This week on Sound Effect, the theme is “Playing Defense” — stories of protecting our turf. First, we travel to Whidbey Island to learn about massive forts that were built in the 1890s to protect Puget Sound from invading ships. Then, we hear the story of a gifted Thurston County boxer with a magnetic personality — and a weakness. We learn what it takes for students of color to thrive at a mostly white university. An evolutionary biology researcher helps us understand that, sometimes, viruses are on our side. And we look back at one of the greatest middleweight boxers of a generation.
TRIANGLE OF FIRE
Sound Effect host Gabriel Spitzer recently went to Fort Casey on Whidbey Island with Sam Wotipka, who works for state parks. Wotipka explains how massive forts were built in the 1890s to protect Puget Sound from invading ships — state-of-the-art defense systems that already were white elephants. Now, they’re parks. Learn more and see photos by KNKX’s Parker Miles Blohm.
You might think of boxing as an aggressive sport — all about going hard after your opponent. But it’s at least as much about defense: avoiding punches, guarding your chin — and protecting and hiding your vulnerabilities.
This story is about Eloy Perez, a fighter with a weakness — one that didn’t show itself in the ring. He was a star in his hometown in Thurston County: a gifted athlete, a magnetic person. And between his charisma and his meteoric rise, it was easy to overlook the chinks in his armor. More from Sound Effect’s Posey Gruener.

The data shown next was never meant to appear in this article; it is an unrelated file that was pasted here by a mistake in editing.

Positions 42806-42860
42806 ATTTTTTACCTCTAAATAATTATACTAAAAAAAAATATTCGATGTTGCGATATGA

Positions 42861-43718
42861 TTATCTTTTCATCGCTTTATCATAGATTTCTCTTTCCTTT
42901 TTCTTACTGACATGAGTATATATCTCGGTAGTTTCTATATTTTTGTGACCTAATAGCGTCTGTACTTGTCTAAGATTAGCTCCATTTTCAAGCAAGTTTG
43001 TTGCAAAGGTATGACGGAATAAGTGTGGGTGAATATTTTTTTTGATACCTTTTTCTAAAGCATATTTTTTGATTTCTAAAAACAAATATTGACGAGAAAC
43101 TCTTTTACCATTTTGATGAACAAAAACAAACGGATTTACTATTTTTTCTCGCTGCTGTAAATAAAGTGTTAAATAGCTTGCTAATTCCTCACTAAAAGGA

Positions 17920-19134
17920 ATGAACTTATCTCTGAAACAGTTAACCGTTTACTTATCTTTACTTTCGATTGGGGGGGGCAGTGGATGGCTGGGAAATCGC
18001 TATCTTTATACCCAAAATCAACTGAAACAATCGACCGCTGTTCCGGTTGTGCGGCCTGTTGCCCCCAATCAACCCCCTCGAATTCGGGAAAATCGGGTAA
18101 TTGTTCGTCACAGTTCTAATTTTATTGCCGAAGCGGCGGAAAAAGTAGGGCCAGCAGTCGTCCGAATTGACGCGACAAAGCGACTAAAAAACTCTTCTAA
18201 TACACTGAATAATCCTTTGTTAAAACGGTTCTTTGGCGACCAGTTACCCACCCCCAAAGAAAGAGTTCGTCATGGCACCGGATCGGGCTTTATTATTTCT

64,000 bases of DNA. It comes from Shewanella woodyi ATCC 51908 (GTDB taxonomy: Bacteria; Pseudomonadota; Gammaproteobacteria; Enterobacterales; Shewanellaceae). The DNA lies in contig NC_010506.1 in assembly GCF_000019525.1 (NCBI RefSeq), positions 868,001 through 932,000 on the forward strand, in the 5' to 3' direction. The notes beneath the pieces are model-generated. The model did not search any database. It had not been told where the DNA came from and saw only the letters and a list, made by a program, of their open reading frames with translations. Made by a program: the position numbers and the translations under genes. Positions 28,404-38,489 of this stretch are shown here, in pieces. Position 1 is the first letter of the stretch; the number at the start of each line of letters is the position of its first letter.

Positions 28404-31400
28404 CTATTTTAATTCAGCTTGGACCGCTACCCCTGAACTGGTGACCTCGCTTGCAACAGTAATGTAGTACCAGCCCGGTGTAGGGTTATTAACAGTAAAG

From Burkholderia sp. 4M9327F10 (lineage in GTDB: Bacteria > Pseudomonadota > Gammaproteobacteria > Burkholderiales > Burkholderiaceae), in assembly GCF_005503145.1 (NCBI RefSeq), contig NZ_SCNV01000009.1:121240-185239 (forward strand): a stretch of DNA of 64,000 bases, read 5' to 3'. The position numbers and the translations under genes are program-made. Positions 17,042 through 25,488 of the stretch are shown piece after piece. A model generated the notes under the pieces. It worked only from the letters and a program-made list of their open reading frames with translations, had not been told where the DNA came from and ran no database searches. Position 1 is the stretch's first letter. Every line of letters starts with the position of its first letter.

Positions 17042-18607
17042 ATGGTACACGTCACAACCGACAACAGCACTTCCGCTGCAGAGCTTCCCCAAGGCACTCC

Going into his freshman year at the University of Washington in 2001, Lull Mengesha felt like he was prepared. He attended high school at Rainier Beach in South Seattle, an honors student who ran cross-country.
Lull’s family is from Ethiopia, and a lot of students looked like him at school. That changed when he got to college. He soon realized that succeeding in high school didn’t prepare him for being one of the only black students in his classes.
Now, Lull is reaching out to students like his younger self — including 19-year-old Royce Kelly, a recent Rainier Beach graduate. Listen to their conversation.
EVOLUTION GOES VIRAL
Sound Effect host Gabriel Spitzer calls this story “How I learned to stop worrying and love viruses.”
This isn’t a story about vaccines or washing your hands or something. This is about how sometimes, viruses are on your side.
In this story, Harmit Malik, a faculty member at the Fred Hutchinson Cancer Research Center in Seattle, talks about viruses.
A BOXER’S LEGACY
This is another story about a boxer, but from a different era.
It’s about a famous bout in 1938 — one of the biggest of the period — that took place in what’s now Seattle Center. Sound Effect contributor Max Wasserman brings us this classic underdog tale.